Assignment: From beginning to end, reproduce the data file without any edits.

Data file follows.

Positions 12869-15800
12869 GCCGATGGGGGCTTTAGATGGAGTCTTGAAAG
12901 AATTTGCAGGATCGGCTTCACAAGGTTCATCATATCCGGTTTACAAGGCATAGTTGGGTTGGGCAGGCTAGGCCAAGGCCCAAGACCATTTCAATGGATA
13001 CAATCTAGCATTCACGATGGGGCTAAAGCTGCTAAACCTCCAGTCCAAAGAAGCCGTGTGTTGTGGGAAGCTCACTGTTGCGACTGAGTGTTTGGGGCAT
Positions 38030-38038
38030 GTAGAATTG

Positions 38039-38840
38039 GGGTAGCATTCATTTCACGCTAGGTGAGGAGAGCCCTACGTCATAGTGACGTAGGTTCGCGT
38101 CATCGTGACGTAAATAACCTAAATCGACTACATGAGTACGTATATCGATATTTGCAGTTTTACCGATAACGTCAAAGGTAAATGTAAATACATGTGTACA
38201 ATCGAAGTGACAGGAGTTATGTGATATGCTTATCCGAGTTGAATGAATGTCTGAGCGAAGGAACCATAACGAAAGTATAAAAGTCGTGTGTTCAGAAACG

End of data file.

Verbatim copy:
Positions 12869-15800
12869 GCCGATGGGGGCTTTAGATGGAGTCTTGAAAG
12901 AATTTGCAGGATCGGCTTCACAAGGTTCATCATATCCGGTTTACAAGGCATAGTTGGGTTGGGCAGGCTAGGCCAAGGCCCAAGACCATTTCAATGGATA
13001 CAATCTAGCATTCACGATGGGGCTAAAGCTGCTAAACCTCCAGTCCAAAGAAGCCGTGTGTTGTGGGAAGCTCACTGTTGCGACTGAGTGTTTGGGGCAT
Positions 38030-38038
38030 GTAGAATTG

Positions 38039-38840
38039 GGGTAGCATTCATTTCACGCTAGGTGAGGAGAGCCCTACGTCATAGTGACGTAGGTTCGCGT
38101 CATCGTGACGTAAATAACCTAAATCGACTACATGAGTACGTATATCGATATTTGCAGTTTTACCGATAACGTCAAAGGTAAATGTAAATACATGTGTACA
38201 ATCGAAGTGACAGGAGTTATGTGATATGCTTATCCGAGTTGAATGAATGTCTGAGCGAAGGAACCATAACGAAAGTATAAAAGTCGTGTGTTCAGAAACG